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December 04, 2007

Latin American art

Latin American Art has its origins in the many different indigenous cultures that inhabited the continent before the Spanish invasion in the XVIth Century. Each culture developed sophisticated artistic criteria, which in most cases was strongly linked with religious conceptions. As such, most works of art such as Mayan pyramids, Zapotec Jewelry or Inca architecture, just to mention a few, are always an expression of the culture and the religion.

During the Colonial Period, the mixture of Indigenous traditions and European influences (mainly due to the Christian teachings of Franciscan, Augustinian and Dominican Friars) produced a very particular Christian art known as Arte Indocristiano. Beyond the tradition of indigenous art, the development of Latin American visual art owed much to the influence of Spanish, Portuguese and French Baroque painting, which in turn often followed the trends of the Italian Masters. In general, this artistic Eurocentrism began to fade in the early twentieth century, as Latin-Americans began to acknowledge the uniqueness of their condition and started to follow their own path.

From the early twentieth century, the art of Latin America was greatly inspired by the Constructivist Movement. The Constructivist Movement was founded in Russia around 1913 by Vladimir Tatlin. The Movement quickly spread from Russia to Europe and then into Latin America. Joaquin Torres Garcia and Manuel Rendón have been credited with bringing the Constructivist Movement into Latin America from Europe.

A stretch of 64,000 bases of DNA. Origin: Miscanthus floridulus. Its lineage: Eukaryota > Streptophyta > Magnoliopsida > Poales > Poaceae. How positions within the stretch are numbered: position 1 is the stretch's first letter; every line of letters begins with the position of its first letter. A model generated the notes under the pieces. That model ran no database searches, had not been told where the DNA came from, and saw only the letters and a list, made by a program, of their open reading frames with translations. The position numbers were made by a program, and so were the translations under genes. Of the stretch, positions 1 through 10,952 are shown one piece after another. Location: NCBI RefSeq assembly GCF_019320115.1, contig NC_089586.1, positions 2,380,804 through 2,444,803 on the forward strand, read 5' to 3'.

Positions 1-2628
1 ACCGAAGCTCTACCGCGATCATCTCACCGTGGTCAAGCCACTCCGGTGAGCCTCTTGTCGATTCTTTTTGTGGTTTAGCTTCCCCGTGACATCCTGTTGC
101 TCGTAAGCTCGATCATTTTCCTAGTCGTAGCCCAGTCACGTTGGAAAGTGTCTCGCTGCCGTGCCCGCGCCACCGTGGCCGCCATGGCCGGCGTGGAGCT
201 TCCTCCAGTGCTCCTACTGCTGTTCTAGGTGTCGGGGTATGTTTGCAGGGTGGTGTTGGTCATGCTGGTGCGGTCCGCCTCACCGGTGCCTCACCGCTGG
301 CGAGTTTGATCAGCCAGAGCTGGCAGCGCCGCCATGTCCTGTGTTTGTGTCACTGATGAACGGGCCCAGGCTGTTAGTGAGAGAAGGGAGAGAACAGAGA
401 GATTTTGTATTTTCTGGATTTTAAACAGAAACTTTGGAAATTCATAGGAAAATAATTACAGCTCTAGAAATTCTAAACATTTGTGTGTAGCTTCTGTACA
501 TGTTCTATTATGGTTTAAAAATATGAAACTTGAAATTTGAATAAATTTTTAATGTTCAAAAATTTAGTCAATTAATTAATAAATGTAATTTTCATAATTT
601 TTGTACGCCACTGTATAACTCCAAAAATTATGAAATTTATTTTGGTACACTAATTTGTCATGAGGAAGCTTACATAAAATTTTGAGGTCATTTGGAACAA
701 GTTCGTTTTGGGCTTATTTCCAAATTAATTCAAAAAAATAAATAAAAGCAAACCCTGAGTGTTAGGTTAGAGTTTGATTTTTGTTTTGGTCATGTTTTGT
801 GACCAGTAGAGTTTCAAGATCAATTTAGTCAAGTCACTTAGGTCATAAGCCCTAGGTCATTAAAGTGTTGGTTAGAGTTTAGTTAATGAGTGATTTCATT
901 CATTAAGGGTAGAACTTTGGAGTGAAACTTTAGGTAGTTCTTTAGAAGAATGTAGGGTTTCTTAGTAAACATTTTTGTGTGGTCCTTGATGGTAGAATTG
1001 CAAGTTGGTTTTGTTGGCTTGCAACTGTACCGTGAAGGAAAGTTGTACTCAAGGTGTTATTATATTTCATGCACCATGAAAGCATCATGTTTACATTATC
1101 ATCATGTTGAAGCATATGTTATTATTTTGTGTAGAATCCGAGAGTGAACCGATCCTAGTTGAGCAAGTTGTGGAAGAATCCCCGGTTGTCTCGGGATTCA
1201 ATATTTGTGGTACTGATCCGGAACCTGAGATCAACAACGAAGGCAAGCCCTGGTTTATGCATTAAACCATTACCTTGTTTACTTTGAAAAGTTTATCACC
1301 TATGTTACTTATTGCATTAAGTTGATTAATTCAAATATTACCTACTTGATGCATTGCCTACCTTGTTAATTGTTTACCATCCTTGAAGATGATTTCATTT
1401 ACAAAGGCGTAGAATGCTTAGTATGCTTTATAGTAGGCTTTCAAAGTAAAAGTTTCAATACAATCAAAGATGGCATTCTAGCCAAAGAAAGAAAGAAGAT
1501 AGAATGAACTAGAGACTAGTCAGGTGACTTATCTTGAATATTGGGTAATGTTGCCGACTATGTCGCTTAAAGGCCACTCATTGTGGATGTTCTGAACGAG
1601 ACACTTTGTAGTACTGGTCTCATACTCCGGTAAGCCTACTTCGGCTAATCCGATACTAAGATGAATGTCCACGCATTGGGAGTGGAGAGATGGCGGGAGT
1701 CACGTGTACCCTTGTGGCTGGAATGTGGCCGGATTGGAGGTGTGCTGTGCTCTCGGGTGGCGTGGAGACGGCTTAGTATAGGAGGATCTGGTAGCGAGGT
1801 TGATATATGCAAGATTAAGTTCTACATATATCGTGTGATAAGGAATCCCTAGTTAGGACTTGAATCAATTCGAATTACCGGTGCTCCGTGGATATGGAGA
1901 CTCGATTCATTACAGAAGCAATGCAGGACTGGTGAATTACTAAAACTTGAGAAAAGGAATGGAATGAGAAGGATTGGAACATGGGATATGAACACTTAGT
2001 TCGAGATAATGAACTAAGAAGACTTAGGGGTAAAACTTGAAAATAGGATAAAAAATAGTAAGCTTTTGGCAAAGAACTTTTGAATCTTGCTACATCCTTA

An important artistic movement generated in Latin America is Muralismo represented by Diego Rivera, David Alfaro Siqueiros, José Clemente Orozco and Rufino Tamayo in Mexico along with Pedro Nel Gómez and Santiago Martinez Delgado in Colombia. Some of the most impressive Muralista works can be found in Mexico, Colombia, New York, San Francisco, Los Angeles, Chicago and Philadelphia.

Mexican painter Frida Kahlo may be the best known Latin American artist. She painted about her own life and the Mexican culture in a style combining Realism, Symbolism and Surrealism. Kahlo's work commands the highest selling price of all Latin American paintings

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